> Back in the 80's I remember my dad telling me that the most fuel
> efficient speed to drive his car was at 45 mph, and that it was a spec
> that was published for many car models.
> With the gas price absurdity these days, I'm just curious if is there
> an equivalent most efficient speed for today's cars? (Specifically my
> 05 EX-4 accord)
> -MVL


Instead of speed watch the RPM. The sweet spot for most Hondas
are from 2100 to 2400 rpm. Since some people may be driving on
the wrong gear at 55-mph.

The new VTEC-E has a different higher sweet spot. Check your
information source.



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  #6 (permalink)  
Old 30 Aug 2005, 07:58 am
B Squareman
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Default Re: Most fuel efficient speed to drive?

"Elle" <elle_navorski@nospam.earthlink.net> wrote

> It seems staying in gear (instead of coasting with the engine at idle) and
> braking with the engine improves my Honda's fuel mileage, too, because
> (according to someone here) of the way the fuel control etc. system is set
> up.


That's because the fuel only cuts out (some carburetors too) when
in gear and above 1180-rpm and gas pedal released (carburetor
rpm is different). Idling is big business. Cruising is only a fraction of
the injection pulse width if you measure it. Your best bet is to keep
moving (not to slow, not too fast) in gear to increase your miles
per gallon.











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  #7 (permalink)  
Old 30 Aug 2005, 08:16 am
TeGGeR®
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Default Re: Most fuel efficient speed to drive?

flobert <nomail@here.NOT> wrote in
newssj8h15jl9k2ngudr89il7fch1g8psaaru@4ax.com:

> On Tue, 30 Aug 2005 02:56:50 GMT, "Elle"
> <elle_navorski@nospam.earthlink.net> wrote:
>
>>Coupla anecdotes to throw into the mill:
>>
>>My 1991 Civic seems to get its best fuel mileage somewhere between 35
>>and 55 mph.
>>
>>Someone recently posted here that going over 3000 RPM reduced mileage.
>>That figure may vary somewhat, but I have noticed that cruising at 70
>>mph in 5th gear (of course) with my car puts me over 3000 rpm and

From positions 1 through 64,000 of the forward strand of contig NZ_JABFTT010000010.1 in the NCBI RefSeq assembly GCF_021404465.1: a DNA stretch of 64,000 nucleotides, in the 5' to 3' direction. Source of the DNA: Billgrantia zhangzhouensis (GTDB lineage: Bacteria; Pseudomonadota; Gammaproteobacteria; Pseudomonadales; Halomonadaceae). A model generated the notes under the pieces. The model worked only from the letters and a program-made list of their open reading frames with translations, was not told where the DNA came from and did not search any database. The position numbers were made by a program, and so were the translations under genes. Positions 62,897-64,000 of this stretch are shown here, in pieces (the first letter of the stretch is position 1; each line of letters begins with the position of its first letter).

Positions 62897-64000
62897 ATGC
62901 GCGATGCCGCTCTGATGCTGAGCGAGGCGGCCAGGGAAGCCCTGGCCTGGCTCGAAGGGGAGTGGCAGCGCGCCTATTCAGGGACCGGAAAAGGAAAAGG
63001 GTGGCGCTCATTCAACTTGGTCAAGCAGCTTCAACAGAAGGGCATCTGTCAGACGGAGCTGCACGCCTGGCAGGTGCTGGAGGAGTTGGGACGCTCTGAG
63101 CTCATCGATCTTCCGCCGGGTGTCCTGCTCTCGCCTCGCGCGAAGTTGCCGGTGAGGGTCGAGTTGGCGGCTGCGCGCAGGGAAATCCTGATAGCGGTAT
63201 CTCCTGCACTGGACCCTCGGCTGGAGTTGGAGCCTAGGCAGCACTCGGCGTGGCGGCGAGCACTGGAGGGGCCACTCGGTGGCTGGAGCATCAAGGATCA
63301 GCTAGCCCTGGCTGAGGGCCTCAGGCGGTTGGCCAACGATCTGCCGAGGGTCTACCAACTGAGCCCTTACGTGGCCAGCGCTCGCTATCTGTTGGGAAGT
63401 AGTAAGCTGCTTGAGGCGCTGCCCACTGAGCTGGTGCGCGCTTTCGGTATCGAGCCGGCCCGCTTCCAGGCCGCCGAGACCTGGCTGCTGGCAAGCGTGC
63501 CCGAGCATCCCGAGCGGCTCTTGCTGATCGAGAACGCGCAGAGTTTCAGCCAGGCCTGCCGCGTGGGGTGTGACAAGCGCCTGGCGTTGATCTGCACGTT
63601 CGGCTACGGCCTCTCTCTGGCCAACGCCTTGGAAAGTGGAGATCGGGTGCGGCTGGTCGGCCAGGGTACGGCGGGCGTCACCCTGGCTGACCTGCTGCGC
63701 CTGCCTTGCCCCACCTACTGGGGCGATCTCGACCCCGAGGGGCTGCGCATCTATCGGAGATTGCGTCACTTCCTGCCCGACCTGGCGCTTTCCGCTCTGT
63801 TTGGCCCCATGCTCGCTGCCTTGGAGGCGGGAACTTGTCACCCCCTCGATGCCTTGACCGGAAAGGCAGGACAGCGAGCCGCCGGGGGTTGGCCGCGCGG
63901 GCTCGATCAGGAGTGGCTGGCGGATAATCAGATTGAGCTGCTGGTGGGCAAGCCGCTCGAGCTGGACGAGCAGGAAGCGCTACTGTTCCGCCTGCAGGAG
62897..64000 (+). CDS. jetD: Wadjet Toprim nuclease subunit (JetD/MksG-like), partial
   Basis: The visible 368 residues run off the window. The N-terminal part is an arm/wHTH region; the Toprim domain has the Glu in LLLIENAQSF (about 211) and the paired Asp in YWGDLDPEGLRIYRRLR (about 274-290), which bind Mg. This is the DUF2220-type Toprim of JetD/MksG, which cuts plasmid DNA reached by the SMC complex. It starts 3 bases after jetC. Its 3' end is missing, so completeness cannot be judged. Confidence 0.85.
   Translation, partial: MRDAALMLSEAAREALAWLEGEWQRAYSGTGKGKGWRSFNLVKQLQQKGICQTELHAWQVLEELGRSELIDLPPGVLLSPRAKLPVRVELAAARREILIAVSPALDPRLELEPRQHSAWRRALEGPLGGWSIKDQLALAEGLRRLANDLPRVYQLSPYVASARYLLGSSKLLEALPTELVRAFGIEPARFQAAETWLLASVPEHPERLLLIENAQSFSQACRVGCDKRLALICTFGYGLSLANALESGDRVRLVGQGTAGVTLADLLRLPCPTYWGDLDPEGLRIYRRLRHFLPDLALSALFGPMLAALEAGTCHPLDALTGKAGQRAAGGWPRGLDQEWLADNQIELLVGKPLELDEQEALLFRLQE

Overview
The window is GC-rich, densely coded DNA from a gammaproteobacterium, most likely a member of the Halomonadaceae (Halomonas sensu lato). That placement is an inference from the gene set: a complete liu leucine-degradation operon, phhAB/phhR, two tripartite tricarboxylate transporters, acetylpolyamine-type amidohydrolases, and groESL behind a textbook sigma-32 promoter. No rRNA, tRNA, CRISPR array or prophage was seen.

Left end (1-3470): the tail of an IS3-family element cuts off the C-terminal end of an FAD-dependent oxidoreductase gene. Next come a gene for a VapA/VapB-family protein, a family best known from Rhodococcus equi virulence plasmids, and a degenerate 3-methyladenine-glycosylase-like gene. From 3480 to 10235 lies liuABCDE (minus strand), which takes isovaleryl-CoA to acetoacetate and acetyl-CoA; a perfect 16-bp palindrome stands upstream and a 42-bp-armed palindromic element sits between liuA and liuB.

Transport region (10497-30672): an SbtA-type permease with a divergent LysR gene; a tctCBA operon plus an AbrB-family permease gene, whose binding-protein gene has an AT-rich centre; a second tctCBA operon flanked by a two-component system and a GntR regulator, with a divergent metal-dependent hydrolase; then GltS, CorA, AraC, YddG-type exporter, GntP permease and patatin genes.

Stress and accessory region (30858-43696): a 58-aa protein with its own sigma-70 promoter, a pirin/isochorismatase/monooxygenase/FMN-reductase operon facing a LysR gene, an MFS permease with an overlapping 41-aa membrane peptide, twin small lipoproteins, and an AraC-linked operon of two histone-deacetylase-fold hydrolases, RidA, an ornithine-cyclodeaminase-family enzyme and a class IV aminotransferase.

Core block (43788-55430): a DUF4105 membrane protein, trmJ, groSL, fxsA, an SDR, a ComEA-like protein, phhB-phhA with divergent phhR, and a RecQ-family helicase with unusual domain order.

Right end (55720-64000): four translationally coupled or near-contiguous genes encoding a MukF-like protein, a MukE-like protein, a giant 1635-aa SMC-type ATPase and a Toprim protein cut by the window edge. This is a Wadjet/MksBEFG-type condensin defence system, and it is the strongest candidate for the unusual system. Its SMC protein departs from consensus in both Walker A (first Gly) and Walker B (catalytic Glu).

>>reduces my fuel mileage. I do not get my best mileage on long highway
>>trips, with the cruise control set at 68 mph.

>
> For every carburated car i've owned, the optimal speed is around
> 60mph. This is, i believe, why the US speed limits were set to 55 in
> the oil crisis.



That was one reason. 55mph was determined in tests to be a good compromise
between speed and mileage. The cops loved it too, once they discovered they
could make megabucks from all those new scofflaws driving on roads designed
for much higher speeds than 55. Hello, Fuzzbuster!

The other reason was the new pellet-type catalytic converters that were
mandated for 1975. It seems that they had a tendency to fire pellets out
the tailpipe if exhaust pulses got too violent. No pellets = no conversion.
Modern monobloc cats are immume to this.


<snip>


>
> Never really bothered to be honest, since fuels so cheap in the US.
>



It sure is (thank god).
http://www.aip.com.au/pricing/oecd.htm


I've also not found much difference in my mileage with car speed. Not
enough to make me do anything about it, anyway.

On average, I get about 27 mpg. A low of about 25 is seen at sustained
sppeds over 90 mph, and a high of about 30 at sustained speeds of about
60mph. I only conducted my speed tests once (60 is boring, 90 is too cop-
friendly), so I can't confirm my results.




--
TeGGeR®

The Unofficial Honda/Acura FAQ
www.tegger.com/hondafaq/
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  #8 (permalink)  
Old 30 Aug 2005, 09:34 am
Elle
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Default Re: Most fuel efficient speed to drive?

"flobert" <nomail@here.NOT> wrote
> <elle_navorski@nospam.earthlink.net> wrote:
>
> >Coupla anecdotes to throw into the mill:
> >
> >My 1991 Civic seems to get its best fuel mileage somewhere between 35 and

55
> >mph.
> >
> >Someone recently posted here that going over 3000 RPM reduced mileage.

That
> >figure may vary somewhat, but I have noticed that cruising at 70 mph in

5th
> >gear (of course) with my car puts me over 3000 rpm and reduces my fuel
> >mileage. I do not get my best mileage on long highway trips, with the

cruise
> >control set at 68 mph.

>
> For every carburated car i've owned, the optimal speed is around
> 60mph. This is, i believe, why the US speed limits were set to 55 in
> the oil crisis.


Dunno. My 91 Civic is fuel-injected.

> >Avoid rapid accelerations.
> >
> >It seems staying in gear (instead of coasting with the engine at idle)

and
> >braking with the engine improves my Honda's fuel mileage, too, because